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LABOR LAW - Durabuilt vs.


G.R. No. 76746 July 27, 1987


-In July 1983, Reynaldo Bodegas filed a complaint for illegal dismissal against Durabuilt, a tire capping company.

-Labor Arbiter rendered a decision reinstating Bodegas to his former position with full backwages (including benefits) from the
time of his termination up to the time he was actually reinstated.

- A computation of backwages, ECOLA, 13th month pay, sick and vacation leave benefits in favor or Bodegas was then submitted
which amounted to Php 24, 316.38.

- Durabuilt filed an opposition to the computation.

Durabuilts contention : Bodegas should only be entitled to a total of P3,834.05 and not 24, 316.38. The submitted computation
contemplated a straight computation of twenty six (26) working days in one month when the period covered by the
computation was intermittently interrupted due to frequent brownouts and machine trouble. Hence, the days during which they
were not in operation due to the brownouts should be excluded in the number of days worked for the purpose of computing
Bodegas backwages.

ISSUE: WON Bodegas is entitled to backwages computed straight at 26 working days in a month or Durabuilts submitted
computation taking into consideration non-operation due to blackouts and retrenchments.

HELD: YES, BODEGAS IS ENTITLED TO BACKWAGES BUT IN THE AMOUNT OF (3,834.05 and not 24, 316.38) (Durabuilt
computation favored)

RATIO: The number of days where no work was required and could be done by petitioner's employees on account of shutdowns
due to electrical power interruptions, machine repair, and lack of raw materials are not considered hours worked for purposes
of computing the petitioner's obligation to respondent employee.

Here, it appears that Durabuilts business was not in actual operation due to brownouts or power interruption and the
retrenchment of workers they had during the period of private respondent's dismissal, thus it is justified to exclude certain days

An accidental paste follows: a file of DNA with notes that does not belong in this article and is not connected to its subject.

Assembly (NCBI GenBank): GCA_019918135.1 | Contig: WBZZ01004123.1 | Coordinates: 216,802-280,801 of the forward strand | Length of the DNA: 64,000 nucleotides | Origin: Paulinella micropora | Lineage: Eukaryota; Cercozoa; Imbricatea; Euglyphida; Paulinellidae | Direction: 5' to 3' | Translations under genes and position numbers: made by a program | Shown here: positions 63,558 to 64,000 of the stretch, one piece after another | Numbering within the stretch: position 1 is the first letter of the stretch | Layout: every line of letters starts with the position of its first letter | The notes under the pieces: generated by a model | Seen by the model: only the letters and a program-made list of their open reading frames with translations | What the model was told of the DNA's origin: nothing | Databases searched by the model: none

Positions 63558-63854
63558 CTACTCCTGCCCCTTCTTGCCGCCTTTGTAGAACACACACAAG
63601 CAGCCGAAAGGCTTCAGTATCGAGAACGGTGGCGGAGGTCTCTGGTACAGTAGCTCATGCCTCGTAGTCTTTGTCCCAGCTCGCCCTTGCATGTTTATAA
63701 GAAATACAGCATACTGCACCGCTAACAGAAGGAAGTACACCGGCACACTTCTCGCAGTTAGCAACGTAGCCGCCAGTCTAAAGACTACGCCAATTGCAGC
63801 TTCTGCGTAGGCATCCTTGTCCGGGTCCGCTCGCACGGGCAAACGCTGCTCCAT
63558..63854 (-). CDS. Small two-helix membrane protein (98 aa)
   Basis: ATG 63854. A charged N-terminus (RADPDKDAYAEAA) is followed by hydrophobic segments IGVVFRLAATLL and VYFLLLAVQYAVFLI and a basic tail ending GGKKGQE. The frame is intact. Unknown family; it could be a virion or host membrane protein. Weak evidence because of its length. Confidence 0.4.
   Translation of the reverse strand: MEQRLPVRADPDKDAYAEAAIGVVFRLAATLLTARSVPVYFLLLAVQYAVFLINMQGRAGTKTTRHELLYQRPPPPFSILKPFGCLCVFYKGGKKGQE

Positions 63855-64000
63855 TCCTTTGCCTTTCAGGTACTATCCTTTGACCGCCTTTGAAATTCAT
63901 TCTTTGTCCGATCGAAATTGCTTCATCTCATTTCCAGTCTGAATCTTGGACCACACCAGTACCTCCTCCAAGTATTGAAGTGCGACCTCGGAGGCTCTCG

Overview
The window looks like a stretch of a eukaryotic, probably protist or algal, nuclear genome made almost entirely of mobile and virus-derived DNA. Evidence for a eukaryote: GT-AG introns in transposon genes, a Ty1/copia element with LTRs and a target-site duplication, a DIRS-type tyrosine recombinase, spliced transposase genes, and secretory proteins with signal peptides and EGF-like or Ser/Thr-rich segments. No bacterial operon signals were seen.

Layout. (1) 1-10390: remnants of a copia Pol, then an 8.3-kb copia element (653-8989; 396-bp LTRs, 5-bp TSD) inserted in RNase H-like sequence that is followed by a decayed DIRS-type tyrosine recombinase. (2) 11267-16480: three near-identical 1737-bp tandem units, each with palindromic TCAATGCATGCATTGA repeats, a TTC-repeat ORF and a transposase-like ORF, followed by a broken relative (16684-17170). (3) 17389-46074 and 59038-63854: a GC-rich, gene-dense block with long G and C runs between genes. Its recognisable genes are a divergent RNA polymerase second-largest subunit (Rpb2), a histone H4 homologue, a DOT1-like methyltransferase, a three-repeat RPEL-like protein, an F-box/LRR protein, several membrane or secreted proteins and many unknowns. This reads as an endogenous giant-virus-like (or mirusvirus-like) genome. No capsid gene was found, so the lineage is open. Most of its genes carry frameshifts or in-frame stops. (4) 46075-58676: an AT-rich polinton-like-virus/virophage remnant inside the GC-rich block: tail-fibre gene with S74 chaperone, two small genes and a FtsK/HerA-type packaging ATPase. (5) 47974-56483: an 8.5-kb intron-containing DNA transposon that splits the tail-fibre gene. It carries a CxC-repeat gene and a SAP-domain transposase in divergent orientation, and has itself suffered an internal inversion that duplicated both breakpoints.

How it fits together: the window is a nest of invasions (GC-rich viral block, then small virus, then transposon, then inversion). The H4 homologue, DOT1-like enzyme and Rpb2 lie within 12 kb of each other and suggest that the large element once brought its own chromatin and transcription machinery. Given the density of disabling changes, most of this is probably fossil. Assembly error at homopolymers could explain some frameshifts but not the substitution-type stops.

for purposes of computing backwages. Chronic electrical power interruptions resulting to disruption of business operations were
rampant in 1993.

To alleviate the situation, the government thru the Ministry of Trade and Industry called on the industrial sector to resort to the
so-called Voluntary Loan Curtailment Plan (or VLCP), whereby brownouts or electrical power interruption was scheduled by area.
The program while it may have been called voluntary" was not so as electrical power consumers had no choice then due to the
prevailing energy crisis. As early as 1978, Ministry of Labor thru Policy Instruction No. 36 provides that:

2. Brownouts running for more than twenty minutes may not be treated as hours worked provided that any of the
following conditions are present; a) The employees can leave their work place or go elsewhere whether within or without
the work premises; or b) The employees can use the time effectively for their own interest.

It is of record that during the electrical power interruptions, Durabuilts business was not in operation. Hence, it would neither
be fair nor just to allow Bodegas to recover something he has not earned and could not have earned and to further penalize
Durabuilt over and above the losses it had suffered due to lack of raw materials and the energy-saving programs of the
government. Bodegas cannot be allowed to enrich himself at the expense of Durabuilt. The computation of backwages should
be based on daily rather than on monthly pay schedules where, as in the case at bar, such basis is more realistic and accurate.